A lot of people have closed bank accounts in the last few weeks. So many, perhaps, that banks are getting a little defensive?
I went into the Chase Bank branch located inside of the Dominik's food store in Mundelein,” Brian, of Hawthorn Woods, Ill., told ConsumerAffairs.com. I requested that my account be closed. After getting home and examining my receipt I noticed only a withdrawal. Upon calling customer service, I discovered that my account was never closed, leaving me open for monthly fees. I understand the banks are losing many customers these days, and for good reason.”
Brian says he suspects the bank is doing this on purpose in an attempt to counter lost accounts. Probably not, but it just drives home the point that you need to be clear in your communication with you bank about what you want and, when you close an account, get some document verifying that.
Mary Anne, of Orlando, Fla., booked a suite at a Ramada Plaza last month for an outing with extended family. When two family members became ill and were unable to travel, Mary Ann said she attempted to cancel the reservation.
“Three days before the reservation, we spoke to the hotel and they informed us that they would not refund the money nor credit it toward future stays,” Mary Anne said. “We were billed for $788 on Oct 31st. Ramada's corporate website states that by not cancelling or showing up, you will be billed for the first night ONLY. This was not the case and Ramada has been very difficult to deal with.”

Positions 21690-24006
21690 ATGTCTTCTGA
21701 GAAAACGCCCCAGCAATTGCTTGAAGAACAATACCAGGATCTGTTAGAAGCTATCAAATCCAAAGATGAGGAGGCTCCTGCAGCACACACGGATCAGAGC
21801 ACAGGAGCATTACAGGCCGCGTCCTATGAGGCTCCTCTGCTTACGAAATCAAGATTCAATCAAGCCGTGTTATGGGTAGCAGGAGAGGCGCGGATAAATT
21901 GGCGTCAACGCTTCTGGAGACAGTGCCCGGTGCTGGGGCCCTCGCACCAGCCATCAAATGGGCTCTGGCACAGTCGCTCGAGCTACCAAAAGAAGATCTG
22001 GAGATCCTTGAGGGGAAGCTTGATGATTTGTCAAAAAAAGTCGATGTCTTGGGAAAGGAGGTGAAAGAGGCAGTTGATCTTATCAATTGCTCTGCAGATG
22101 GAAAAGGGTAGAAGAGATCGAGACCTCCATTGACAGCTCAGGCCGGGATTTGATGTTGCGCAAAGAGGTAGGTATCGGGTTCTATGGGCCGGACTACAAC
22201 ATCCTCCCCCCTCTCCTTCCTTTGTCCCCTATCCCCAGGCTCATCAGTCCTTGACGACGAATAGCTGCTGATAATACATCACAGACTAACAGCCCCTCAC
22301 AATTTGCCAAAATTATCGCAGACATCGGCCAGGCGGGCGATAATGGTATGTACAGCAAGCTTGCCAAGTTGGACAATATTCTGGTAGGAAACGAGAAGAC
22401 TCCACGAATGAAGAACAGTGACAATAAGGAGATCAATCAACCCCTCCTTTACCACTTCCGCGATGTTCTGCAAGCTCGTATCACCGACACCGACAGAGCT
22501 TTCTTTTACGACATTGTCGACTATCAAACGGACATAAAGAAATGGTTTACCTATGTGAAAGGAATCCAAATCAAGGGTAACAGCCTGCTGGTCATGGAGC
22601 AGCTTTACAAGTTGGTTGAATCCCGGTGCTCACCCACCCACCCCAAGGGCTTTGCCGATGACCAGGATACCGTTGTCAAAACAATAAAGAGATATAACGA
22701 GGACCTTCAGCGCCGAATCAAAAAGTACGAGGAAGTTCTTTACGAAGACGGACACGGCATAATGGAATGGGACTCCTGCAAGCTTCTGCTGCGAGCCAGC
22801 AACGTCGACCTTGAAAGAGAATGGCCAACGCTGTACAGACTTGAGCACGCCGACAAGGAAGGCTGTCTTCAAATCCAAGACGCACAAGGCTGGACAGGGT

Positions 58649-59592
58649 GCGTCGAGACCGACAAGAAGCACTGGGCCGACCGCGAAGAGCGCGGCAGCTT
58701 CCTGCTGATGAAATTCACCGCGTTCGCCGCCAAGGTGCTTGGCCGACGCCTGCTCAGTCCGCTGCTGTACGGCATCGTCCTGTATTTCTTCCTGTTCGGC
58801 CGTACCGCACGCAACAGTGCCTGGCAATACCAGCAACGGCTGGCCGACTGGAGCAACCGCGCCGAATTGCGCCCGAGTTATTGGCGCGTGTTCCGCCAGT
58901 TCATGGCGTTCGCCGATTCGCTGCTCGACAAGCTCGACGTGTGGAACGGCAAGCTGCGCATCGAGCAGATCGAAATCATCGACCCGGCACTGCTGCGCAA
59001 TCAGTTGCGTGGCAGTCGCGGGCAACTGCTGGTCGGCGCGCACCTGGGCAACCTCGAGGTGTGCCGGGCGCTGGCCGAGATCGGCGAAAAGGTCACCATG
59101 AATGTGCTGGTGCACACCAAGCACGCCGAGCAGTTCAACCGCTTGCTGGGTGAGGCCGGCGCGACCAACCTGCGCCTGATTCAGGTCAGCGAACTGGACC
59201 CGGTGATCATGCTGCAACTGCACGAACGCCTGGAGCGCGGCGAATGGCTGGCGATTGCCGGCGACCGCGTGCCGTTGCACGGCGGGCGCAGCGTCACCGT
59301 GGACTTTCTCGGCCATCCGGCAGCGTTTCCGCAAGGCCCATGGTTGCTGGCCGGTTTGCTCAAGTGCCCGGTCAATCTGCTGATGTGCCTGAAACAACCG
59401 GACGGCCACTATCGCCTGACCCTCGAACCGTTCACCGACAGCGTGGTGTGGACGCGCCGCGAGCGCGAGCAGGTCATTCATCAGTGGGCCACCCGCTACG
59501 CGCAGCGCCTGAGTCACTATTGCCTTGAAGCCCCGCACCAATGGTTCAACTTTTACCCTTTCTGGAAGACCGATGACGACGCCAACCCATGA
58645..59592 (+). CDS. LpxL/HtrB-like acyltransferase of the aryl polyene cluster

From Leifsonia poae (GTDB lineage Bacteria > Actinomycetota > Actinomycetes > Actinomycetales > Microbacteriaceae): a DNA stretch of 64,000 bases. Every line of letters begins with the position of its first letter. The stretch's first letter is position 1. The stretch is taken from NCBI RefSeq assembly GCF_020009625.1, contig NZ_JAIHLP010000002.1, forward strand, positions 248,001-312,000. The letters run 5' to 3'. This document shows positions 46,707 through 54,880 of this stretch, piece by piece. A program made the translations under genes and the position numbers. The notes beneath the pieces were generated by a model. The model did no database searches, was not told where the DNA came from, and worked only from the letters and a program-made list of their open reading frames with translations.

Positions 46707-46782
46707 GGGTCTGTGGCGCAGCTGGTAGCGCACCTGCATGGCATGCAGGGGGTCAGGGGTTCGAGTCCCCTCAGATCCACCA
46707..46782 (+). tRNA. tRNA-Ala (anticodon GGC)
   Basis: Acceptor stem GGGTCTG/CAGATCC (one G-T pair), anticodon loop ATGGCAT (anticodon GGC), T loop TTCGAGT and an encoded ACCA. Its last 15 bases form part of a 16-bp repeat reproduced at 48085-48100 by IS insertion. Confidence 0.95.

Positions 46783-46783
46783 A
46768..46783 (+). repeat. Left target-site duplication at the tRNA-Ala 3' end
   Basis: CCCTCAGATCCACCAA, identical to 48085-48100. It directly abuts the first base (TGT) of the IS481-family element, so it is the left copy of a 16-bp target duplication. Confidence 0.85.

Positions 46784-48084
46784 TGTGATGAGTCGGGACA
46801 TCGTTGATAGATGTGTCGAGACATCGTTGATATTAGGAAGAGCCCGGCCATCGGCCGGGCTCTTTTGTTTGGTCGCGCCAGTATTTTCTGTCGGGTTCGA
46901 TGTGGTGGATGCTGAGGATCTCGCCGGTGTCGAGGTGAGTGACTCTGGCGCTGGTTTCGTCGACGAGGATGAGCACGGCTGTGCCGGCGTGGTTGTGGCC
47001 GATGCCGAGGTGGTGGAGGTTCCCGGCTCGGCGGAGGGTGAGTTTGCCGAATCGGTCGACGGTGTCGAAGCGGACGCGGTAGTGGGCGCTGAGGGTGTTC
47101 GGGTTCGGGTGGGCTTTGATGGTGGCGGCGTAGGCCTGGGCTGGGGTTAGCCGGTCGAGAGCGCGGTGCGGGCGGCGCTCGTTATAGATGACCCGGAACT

Ordinarily, any hotel will allow you to cancel a reservation up to a few hours before check in time. But many hotels now offer special rates and packages if you pre-pay. While they provide nice discounts off the price of a room, they're usually non-refundable. The fact that Mary Anne says she was told her money “would not be refunded” suggests she had prepaid for one of these packages. When booking a room, make sure you fully understand the terms you are agreeing to.
That sinking feeling
Very often a consumer will run into frustration when trying to convince a store that there is a problem with the merchandise they purchased.
“I bought a couch and love seat at Ashley Furniture in May 2010,” Karla, of Mound, Minn., told ConsumerAffairs.com. “By November, I realized that when you sit on the love seat on either side, you roll into the middle. I have called numerous times.”
Karla says the store personnel didn't just brush off her complaint. They responded, twice, by giving her new cushions, even though she explained that wouldn't do any good.
“Their service guy has come out and taken pictures and explained the problem to them, but they insist there is nothing wrong,” Karla said. They finally, after approximately seven different tries at resolution, told me I could pick something different out. I went back to the showroom and either sat on almost every piece or looked at it and it is very apparent just by looking that they cave in in the center. I explained to a salesperson what I was doing and they tried to help me and went around the store sitting on all of them and were also very perplexed to find I was correct.”
Despite finding Karla was correct, she says the store declined her request for a refund. She says she's taking the matter up with her state attorney general's office.